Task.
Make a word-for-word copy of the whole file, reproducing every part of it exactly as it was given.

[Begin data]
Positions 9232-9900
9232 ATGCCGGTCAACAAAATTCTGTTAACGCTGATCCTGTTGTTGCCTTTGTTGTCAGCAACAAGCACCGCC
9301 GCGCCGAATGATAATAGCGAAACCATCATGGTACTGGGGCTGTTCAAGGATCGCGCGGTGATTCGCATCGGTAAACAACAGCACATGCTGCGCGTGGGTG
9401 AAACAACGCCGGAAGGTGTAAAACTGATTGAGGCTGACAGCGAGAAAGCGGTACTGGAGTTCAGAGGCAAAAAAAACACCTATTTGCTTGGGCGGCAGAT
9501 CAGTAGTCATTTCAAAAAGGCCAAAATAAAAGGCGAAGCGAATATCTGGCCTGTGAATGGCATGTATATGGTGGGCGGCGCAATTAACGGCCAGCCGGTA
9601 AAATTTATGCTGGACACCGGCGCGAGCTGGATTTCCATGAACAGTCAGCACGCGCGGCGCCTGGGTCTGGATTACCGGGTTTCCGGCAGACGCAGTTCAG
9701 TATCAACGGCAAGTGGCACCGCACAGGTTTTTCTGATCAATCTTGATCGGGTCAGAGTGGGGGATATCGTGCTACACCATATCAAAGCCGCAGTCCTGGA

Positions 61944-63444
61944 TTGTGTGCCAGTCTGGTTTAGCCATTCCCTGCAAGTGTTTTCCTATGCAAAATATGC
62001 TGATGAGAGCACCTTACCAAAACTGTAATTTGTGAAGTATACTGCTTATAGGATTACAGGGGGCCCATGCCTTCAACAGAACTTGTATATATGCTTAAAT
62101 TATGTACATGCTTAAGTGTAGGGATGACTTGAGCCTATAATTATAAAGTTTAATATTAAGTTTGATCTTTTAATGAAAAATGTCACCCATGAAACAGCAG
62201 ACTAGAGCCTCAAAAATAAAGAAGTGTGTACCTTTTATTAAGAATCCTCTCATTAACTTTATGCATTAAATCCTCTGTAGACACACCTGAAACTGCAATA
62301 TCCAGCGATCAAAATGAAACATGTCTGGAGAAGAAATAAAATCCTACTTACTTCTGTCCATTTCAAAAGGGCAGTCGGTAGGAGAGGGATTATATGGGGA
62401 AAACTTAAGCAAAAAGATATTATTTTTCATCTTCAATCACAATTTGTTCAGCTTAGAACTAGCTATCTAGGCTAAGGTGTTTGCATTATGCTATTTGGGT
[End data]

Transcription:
Positions 9232-9900
9232 ATGCCGGTCAACAAAATTCTGTTAACGCTGATCCTGTTGTTGCCTTTGTTGTCAGCAACAAGCACCGCC
9301 GCGCCGAATGATAATAGCGAAACCATCATGGTACTGGGGCTGTTCAAGGATCGCGCGGTGATTCGCATCGGTAAACAACAGCACATGCTGCGCGTGGGTG
9401 AAACAACGCCGGAAGGTGTAAAACTGATTGAGGCTGACAGCGAGAAAGCGGTACTGGAGTTCAGAGGCAAAAAAAACACCTATTTGCTTGGGCGGCAGAT
9501 CAGTAGTCATTTCAAAAAGGCCAAAATAAAAGGCGAAGCGAATATCTGGCCTGTGAATGGCATGTATATGGTGGGCGGCGCAATTAACGGCCAGCCGGTA
9601 AAATTTATGCTGGACACCGGCGCGAGCTGGATTTCCATGAACAGTCAGCACGCGCGGCGCCTGGGTCTGGATTACCGGGTTTCCGGCAGACGCAGTTCAG
9701 TATCAACGGCAAGTGGCACCGCACAGGTTTTTCTGATCAATCTTGATCGGGTCAGAGTGGGGGATATCGTGCTACACCATATCAAAGCCGCAGTCCTGGA

Positions 61944-63444
61944 TTGTGTGCCAGTCTGGTTTAGCCATTCCCTGCAAGTGTTTTCCTATGCAAAATATGC
62001 TGATGAGAGCACCTTACCAAAACTGTAATTTGTGAAGTATACTGCTTATAGGATTACAGGGGGCCCATGCCTTCAACAGAACTTGTATATATGCTTAAAT
62101 TATGTACATGCTTAAGTGTAGGGATGACTTGAGCCTATAATTATAAAGTTTAATATTAAGTTTGATCTTTTAATGAAAAATGTCACCCATGAAACAGCAG
62201 ACTAGAGCCTCAAAAATAAAGAAGTGTGTACCTTTTATTAAGAATCCTCTCATTAACTTTATGCATTAAATCCTCTGTAGACACACCTGAAACTGCAATA
62301 TCCAGCGATCAAAATGAAACATGTCTGGAGAAGAAATAAAATCCTACTTACTTCTGTCCATTTCAAAAGGGCAGTCGGTAGGAGAGGGATTATATGGGGA
62401 AAACTTAAGCAAAAAGATATTATTTTTCATCTTCAATCACAATTTGTTCAGCTTAGAACTAGCTATCTAGGCTAAGGTGTTTGCATTATGCTATTTGGGT